It looks as though the writer of the recent Star letter, (November 23, 2015), entitled “Replacement trees probably best option” has not been following the story about the Rustlings Road trees closely or he or she would know that:
Saplings are never a good replacement for healthy trees, most if not all of the Rustlings Road trees are not diseased or dying, much of the little pavement heave that exists can be overcome by using sensitive engineering solutions, such as those proposed by Save Our Rustlings Trees, (SORT).
Flexi-Pave is used by councils across the country and indeed by our own.
Further, a number of disabled people have checked the length of Rustlings Road pavements in their mobility scooters and on foot and have not been inconvenienced even as the pavements are today, never mind how they will be after they have been improved using the sensitive engineering solutions proposed, if adopted.
I too have looked at the old photos of Rustlings Road, in my case from Sheffield Council’s online ‘picturesheffield.com’ collection, and I noted that although all the trees are newly planted they are more than twigs and further perusal shows that there were many more trees there then than there are now.
Over the years it’s obvious many trees have been removed and not replaced.
19 replacement trees will never bring the road back to its initial state and of course replacement trees can take decades to provide the glory and benefits that today’s mature, healthy and safe trees provide now and will for generations to come.
I acknowledge that the council and its contractors have done sterling work in many parts of the city and we can all be proud of our green city and the efforts to further develop it but we should not go overboard with compliments as there are plenty of examples where the council and its sub-contractors have got it wrong.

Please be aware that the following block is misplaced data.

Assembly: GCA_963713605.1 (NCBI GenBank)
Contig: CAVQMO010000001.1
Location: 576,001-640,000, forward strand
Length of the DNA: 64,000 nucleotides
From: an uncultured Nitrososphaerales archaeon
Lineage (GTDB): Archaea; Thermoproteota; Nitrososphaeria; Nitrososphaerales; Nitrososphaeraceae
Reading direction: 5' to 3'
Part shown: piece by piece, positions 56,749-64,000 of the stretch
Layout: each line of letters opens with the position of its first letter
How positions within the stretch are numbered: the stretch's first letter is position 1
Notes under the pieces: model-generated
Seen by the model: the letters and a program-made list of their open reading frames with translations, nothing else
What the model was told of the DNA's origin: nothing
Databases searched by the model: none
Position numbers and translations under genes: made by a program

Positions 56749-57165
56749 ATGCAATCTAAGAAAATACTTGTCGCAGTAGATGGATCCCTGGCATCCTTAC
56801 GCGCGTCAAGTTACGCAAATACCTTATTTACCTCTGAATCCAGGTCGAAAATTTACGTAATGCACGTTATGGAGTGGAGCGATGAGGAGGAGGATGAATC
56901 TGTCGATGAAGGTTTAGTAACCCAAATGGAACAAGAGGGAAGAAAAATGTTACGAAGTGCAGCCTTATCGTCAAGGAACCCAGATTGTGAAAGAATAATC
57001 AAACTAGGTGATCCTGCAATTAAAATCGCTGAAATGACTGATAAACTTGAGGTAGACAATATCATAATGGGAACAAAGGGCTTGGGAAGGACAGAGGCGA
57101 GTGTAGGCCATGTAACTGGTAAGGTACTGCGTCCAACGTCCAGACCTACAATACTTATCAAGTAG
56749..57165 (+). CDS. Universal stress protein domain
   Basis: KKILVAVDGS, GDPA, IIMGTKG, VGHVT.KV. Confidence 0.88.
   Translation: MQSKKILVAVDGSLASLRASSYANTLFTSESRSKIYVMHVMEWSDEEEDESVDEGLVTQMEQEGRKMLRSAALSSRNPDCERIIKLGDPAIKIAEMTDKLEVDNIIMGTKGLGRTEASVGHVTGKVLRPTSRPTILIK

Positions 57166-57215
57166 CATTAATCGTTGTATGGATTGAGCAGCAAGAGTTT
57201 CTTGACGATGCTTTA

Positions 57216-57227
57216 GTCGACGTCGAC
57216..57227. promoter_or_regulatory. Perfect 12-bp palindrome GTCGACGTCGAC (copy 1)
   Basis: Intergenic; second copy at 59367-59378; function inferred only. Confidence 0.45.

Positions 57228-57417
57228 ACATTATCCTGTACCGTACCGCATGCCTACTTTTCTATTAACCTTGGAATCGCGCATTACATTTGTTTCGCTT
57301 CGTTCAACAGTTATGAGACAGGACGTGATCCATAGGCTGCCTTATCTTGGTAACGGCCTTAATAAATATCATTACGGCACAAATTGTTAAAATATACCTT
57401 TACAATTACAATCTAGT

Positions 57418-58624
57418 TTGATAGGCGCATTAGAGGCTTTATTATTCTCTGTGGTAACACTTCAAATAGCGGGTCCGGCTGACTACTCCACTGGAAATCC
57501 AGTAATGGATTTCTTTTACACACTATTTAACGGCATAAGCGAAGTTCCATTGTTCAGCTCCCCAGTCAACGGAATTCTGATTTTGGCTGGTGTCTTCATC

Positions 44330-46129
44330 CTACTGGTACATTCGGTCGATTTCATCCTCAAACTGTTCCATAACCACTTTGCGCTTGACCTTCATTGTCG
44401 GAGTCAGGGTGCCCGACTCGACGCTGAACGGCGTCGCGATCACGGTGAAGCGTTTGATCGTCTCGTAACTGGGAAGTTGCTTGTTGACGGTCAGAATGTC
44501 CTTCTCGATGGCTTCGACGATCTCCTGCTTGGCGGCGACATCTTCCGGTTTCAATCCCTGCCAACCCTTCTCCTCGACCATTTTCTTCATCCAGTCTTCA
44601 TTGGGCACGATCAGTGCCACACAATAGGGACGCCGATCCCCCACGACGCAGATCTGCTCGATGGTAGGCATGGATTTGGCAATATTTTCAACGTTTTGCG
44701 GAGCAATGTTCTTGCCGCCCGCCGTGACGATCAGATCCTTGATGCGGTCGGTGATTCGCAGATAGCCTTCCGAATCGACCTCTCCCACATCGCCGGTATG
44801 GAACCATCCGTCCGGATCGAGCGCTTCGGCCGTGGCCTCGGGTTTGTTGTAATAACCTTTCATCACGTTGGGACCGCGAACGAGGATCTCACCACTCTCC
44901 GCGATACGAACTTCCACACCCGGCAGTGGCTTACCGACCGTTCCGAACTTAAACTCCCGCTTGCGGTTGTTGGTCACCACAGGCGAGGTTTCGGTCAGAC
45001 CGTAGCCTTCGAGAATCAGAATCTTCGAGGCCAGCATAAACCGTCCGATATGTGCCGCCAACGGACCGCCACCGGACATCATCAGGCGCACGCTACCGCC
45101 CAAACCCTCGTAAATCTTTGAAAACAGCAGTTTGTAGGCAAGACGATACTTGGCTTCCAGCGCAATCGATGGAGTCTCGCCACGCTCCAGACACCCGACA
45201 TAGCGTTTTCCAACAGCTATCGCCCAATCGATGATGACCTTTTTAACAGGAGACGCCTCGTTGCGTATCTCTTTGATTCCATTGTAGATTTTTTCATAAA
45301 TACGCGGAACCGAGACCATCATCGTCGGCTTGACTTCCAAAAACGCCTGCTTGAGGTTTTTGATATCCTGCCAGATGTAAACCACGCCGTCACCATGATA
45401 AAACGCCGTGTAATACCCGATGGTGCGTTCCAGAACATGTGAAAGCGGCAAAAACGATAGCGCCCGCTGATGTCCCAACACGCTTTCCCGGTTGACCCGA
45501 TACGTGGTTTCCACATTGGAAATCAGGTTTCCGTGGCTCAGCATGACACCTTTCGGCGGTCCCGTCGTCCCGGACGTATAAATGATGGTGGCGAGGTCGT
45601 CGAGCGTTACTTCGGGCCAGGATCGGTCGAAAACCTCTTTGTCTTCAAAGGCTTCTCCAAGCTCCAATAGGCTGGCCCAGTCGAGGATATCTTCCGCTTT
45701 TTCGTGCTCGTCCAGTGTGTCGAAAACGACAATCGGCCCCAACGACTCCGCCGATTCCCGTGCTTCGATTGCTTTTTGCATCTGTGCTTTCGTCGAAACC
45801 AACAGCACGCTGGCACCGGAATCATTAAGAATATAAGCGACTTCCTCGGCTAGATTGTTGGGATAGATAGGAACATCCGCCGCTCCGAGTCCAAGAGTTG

Acorn Wood at Loxley and the Greno Woods are two examples where management has gone wrong.
The highway tree management process is the latest, but this is one where the council has the power to ensure that Streets Ahead/Amey work to best practice standards and guidance as used elsewhere in Britain and provide a sustainable way forward to retain the maximum number of highway trees at a reasonable cost. So no, “Replacement trees probably best option”, is not correct.
There are many options and better options available and it’s about time the proposed tree panel made a start taking a serious look at the Rustlings Road trees, now reduced to eight under threat following Streets Ahead/Amey having spent a little more time investigating some of the 11 trees that were initially under threat.
But that says it all really, Streets Ahead/Amey have undertaken more research and changed their minds and made the right decision.
It’s just been too easy for Streets Ahead/Amey to say cut them down and stick in replacement trees.
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